Those who truly practice the Christian faith strive to be Christlike in our daily living. Jesus’ two commands in the New Testament are to love God, and to love others as much as we love ourselves. Following His guidance helps us connect positively to those we meet on a daily basis – we try to accept others for what they are, help people in need, and treat others as we would have them treat us.
The question is, are His teachings true? More fundamentally, is there a God Who has found us through a speck of space and time, and does He actually give a damn? Or are we merely contriving our own religions and evolving spirituality throughout the ages to make ourselves feel good? This is the true test of faith – what to believe in the seeming absence of irrefutable evidence that we can see, hear, and feel.
If you are a betting man or woman, you might consider Blaise Pascal’s theory on this. Pascal lived and wrote in the seventeenth century and came up with a novel thought. Suppose you had to place a bet on whether Heaven and Hell exist. What happens with each half of this wager? (I use the word “wager” intentionally, because that was the name of his essay: The Wager.)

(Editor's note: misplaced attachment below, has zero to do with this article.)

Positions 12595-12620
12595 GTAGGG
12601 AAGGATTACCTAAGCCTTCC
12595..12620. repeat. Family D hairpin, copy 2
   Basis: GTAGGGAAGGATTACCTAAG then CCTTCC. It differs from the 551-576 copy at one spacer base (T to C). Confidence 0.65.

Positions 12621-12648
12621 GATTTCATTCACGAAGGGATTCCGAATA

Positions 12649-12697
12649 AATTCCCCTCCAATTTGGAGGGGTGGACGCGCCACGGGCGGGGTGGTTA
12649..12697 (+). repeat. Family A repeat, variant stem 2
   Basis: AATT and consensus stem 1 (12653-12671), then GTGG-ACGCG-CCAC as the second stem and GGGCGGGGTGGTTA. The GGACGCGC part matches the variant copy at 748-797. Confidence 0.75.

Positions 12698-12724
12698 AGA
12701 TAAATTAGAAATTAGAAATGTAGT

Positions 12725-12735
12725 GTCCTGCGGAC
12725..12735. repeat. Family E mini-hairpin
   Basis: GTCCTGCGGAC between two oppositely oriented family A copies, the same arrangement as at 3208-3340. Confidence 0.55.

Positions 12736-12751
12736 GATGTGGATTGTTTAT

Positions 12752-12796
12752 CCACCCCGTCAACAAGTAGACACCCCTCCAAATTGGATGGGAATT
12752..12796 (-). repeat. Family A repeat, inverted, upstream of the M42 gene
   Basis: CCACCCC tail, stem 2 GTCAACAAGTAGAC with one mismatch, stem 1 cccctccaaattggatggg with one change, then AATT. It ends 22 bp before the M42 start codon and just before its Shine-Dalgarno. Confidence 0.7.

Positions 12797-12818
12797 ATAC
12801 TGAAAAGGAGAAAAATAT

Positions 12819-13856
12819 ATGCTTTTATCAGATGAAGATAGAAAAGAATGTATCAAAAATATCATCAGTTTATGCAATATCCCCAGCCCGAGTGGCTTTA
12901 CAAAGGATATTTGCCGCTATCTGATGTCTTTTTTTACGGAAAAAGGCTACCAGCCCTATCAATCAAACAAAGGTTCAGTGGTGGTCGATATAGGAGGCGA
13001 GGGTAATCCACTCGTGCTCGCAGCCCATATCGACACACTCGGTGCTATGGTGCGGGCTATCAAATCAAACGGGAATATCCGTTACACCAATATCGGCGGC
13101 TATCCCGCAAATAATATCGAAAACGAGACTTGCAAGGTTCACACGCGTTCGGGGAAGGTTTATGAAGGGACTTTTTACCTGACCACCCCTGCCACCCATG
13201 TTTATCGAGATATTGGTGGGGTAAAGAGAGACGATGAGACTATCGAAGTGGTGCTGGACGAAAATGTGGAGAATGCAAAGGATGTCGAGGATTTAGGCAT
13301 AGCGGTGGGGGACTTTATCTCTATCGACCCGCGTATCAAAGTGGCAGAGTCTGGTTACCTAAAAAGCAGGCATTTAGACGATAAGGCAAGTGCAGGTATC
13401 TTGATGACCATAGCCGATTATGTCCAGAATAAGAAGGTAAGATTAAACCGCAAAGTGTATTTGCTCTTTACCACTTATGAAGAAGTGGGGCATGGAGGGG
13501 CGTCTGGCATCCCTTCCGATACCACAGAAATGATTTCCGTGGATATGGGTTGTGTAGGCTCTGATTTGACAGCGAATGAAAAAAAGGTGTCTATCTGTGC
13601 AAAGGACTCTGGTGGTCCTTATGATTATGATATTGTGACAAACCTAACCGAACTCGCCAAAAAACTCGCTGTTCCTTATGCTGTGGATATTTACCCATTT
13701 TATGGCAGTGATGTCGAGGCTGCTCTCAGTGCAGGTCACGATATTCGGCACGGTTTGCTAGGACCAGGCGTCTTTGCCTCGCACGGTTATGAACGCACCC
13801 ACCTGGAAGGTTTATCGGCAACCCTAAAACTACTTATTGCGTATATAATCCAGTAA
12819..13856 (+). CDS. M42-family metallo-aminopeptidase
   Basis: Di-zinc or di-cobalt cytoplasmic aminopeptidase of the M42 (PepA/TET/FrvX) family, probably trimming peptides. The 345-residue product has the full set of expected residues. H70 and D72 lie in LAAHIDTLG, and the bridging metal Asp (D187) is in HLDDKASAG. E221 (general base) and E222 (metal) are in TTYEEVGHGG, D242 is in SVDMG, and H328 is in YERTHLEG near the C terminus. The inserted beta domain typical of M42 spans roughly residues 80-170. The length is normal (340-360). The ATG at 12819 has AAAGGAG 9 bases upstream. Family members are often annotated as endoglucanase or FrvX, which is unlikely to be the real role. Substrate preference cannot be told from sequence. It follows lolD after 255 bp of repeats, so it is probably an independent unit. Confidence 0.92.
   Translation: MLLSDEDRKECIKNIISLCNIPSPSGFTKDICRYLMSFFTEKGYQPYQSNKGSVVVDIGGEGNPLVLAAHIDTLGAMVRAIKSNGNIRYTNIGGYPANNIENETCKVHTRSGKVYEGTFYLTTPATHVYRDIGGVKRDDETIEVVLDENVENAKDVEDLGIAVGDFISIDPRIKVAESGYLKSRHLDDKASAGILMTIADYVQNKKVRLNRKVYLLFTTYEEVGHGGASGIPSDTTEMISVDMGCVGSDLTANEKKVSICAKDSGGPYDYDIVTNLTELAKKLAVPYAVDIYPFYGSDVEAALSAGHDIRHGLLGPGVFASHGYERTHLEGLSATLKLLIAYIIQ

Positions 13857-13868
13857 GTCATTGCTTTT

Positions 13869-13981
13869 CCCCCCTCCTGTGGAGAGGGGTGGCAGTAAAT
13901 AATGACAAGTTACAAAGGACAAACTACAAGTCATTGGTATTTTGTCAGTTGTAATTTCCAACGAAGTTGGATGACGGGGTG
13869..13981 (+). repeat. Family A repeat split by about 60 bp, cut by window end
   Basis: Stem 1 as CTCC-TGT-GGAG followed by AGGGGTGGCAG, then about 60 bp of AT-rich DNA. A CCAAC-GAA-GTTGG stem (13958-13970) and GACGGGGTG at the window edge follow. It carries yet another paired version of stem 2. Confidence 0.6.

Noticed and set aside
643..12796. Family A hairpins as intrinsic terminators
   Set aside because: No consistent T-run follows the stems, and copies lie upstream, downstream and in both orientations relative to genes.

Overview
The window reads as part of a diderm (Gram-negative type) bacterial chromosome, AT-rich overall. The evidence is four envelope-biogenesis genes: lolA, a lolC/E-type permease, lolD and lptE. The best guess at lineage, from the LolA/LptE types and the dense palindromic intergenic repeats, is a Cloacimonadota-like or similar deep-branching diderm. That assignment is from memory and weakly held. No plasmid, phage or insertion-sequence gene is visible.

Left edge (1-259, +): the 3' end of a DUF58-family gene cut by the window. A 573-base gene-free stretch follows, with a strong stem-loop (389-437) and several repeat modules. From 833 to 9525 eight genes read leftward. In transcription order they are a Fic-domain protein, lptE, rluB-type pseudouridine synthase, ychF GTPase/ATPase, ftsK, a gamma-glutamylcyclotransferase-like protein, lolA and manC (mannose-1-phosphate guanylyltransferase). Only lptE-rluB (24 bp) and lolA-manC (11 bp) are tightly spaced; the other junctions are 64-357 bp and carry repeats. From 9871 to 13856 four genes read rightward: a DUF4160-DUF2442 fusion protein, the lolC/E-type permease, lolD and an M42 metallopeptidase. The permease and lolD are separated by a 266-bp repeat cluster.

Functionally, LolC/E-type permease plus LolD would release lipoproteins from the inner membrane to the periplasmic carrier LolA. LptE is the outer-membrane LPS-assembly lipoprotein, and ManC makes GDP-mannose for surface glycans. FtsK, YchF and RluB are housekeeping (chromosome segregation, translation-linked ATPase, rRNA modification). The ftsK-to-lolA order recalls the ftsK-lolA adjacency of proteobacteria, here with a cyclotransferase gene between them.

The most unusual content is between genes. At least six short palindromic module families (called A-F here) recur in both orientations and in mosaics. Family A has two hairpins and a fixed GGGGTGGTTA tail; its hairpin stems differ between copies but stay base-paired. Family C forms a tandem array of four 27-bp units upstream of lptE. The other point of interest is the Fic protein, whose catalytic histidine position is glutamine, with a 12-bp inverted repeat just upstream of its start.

• Option 1: You bet that Heaven and Hell exist, and you live a good, moral life. If you are right, then your reward is going to Heaven – a good outcome. And if you are wrong, at least you led a good life.
• Option 2: You bet that Heaven and Hell don’t exist, and you pack your life full of sin and selfishness. If you are right, then you aren’t punished by going to Hell, because Hell doesn’t exist; but in a way you are punished, because everyone will avoid you and your evil stream of wreckage. And if you are wrong, and Heaven and Hell exist, well, guess where you are going.
It’s a good argument for doing what is right. As for the larger question of God’s existence… each of us must answer this in the quiet of our own soul. At the end of the day, perhaps we can truly believe that God is the ultimate datapoint of all universes, with infinite and universal power; that He will bring us to an electric, indescribable field of love in an afterlife that we can’t even begin to imagine now… a love so omnipotent that even Satan can’t resist.
Patrick J. Wood